The DJI Ronin-S was hotly anticipated before release and at time of writing, is still heavily backordered. There are plenty of other gimbals out there — including the DJI Osmo Mobile 2 that I looked at earlier this year — so what makes this one special? And is it worth the hype?
If you’re in the market for a gimbal, you’ve likely watched several online videos already — hey, I made one myself! — and of course that’s a great way to judge the quality of the footage that the gimbal lets you capture. You’ll probably already know the basics: the offset rear motor means you can see the camera screen clearly, it’s a little heavy, and it’s been very popular. But this is a complex product, and some of its features can be pretty subtle. Here, I’ll use the amazing information density of text to dig in deep with another Five Word Review:
Professional, Flexible, Powerful, Compatible, Heavy.
The box it ships in makes a great flight case, and spare screws and port covers are included in a neat little box. DJI do a great job of making you feel like your money has been well spent before you even touch the product. But when you first pick up the battery grip, it feels amazing. It’s like you’d imagine a real light saber would feel, and like the best Apple products, it feels “right”, just instantly the exact thing you never knew you wanted. Fit and finish are important to a product’s long-term reliability, and the Ronin-S absolutely nails this. Looks great, feels great, nothing’s loose. The software doesn’t have any rough edges, and there’s ongoing support, with four firmware updates so far since launch.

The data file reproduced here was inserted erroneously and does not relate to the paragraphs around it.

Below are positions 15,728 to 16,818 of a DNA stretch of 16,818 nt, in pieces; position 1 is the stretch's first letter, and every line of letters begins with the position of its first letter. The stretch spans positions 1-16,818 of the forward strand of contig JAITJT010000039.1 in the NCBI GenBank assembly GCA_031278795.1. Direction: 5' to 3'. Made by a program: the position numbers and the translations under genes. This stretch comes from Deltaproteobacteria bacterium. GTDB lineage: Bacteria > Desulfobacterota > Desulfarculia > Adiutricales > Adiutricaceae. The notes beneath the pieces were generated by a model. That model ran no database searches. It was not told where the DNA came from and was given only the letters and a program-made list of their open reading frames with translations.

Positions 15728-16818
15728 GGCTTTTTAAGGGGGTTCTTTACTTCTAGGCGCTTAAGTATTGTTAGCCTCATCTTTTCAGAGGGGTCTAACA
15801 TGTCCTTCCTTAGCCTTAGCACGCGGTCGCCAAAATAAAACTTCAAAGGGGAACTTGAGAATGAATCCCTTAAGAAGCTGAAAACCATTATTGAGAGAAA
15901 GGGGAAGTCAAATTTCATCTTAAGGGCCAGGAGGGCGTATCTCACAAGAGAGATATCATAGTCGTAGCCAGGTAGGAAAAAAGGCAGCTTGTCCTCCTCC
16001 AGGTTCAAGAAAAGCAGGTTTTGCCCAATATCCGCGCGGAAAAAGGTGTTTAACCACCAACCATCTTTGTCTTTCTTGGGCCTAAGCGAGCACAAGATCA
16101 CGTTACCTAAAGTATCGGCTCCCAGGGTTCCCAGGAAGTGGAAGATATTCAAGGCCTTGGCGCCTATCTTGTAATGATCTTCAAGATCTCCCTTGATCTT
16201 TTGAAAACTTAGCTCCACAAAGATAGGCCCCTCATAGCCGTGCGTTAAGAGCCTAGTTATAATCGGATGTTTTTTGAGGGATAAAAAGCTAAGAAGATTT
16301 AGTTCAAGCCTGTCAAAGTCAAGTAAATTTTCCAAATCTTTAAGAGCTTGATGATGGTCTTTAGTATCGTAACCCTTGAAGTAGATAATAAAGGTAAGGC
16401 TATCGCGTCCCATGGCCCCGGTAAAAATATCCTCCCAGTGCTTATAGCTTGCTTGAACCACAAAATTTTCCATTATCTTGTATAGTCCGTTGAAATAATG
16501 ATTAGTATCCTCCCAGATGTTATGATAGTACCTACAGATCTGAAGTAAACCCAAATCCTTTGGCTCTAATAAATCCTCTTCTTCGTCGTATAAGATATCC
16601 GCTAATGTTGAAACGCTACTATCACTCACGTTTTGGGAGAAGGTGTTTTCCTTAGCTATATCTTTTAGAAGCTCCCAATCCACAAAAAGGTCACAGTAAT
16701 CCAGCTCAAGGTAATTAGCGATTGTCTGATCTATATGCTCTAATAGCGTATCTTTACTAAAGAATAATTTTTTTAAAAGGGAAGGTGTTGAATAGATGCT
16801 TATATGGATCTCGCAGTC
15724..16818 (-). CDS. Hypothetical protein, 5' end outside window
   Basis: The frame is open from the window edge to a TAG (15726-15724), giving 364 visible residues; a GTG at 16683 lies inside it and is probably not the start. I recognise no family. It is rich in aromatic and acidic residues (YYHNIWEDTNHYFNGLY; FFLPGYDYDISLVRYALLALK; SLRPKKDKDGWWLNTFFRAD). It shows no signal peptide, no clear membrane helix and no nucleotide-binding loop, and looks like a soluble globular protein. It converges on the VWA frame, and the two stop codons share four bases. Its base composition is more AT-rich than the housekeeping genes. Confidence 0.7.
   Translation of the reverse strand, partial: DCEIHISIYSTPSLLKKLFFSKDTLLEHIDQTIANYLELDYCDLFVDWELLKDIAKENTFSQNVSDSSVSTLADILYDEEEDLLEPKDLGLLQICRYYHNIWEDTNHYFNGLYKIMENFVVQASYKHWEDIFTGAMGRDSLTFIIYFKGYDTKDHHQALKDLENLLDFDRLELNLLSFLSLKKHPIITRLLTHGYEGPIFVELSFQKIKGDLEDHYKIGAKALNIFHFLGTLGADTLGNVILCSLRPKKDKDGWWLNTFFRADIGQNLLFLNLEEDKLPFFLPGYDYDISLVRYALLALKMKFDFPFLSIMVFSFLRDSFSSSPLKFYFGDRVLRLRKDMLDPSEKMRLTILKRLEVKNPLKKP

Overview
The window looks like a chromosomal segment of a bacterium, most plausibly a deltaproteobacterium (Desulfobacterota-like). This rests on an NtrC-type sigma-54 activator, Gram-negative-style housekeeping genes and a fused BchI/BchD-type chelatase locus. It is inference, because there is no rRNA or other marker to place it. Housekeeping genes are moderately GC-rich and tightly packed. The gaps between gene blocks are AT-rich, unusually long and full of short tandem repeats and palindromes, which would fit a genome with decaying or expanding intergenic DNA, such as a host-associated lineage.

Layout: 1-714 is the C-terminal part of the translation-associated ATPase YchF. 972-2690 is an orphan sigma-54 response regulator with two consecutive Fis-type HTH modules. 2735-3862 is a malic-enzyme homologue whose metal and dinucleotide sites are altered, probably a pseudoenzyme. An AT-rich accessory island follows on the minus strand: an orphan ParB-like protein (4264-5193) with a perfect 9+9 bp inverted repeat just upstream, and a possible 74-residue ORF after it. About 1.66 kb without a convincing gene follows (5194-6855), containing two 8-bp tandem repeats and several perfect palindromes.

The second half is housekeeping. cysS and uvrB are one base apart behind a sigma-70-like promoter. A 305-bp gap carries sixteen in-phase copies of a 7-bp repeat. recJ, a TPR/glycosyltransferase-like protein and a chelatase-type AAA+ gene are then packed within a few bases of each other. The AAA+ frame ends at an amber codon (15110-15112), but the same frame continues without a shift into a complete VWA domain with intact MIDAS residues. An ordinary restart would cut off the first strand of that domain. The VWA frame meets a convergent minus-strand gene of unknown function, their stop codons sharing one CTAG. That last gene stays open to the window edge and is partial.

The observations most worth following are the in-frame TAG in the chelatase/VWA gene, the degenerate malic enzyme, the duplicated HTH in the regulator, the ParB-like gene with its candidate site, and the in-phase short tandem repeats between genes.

For those who want more, there’s a full ecosystem planned to support the Ronin-S. DJI Wheels and Force Pro give control to a second operator, plus you can purchase an add-on LCD screen if you’d rather not use the companion iOS/Android app. You can mount the gimbal on a remote-control car if you’d like, or add an external focus control, or swap to a two handle system. I don’t think I’ll be taking up many of those options myself, but some pros definitely will. Some of those extras are detailed here.
Probably the best feature of the gimbal is the mode system, and to discuss that properly, let’s step back. A gimbal’s job isn’t just to “smooth things out”, it’s to interpret what you wanted to do based on your movements. If you shake a little, the gimbal should probably try to compensate. Yet if you move a little further, or a little more quickly, should the gimbal follow what you’ve done, or oppose your movements and try to compensate for them? And if it does move, how quickly should it move, and should it respond instantly or after a delay?
With the app, you can dial in exactly the behaviour you want, under “SmoothTrack”. Speed governs how fast it moves, Deadband governs how much of your movement it will ignore, and Sensitivity governs how closely your movement is followed. These settings are stored in one of three separate modes, and during operation you can switch easily between these modes by tapping the mode button, or move into a special “Sports” mode by holding the mode button down.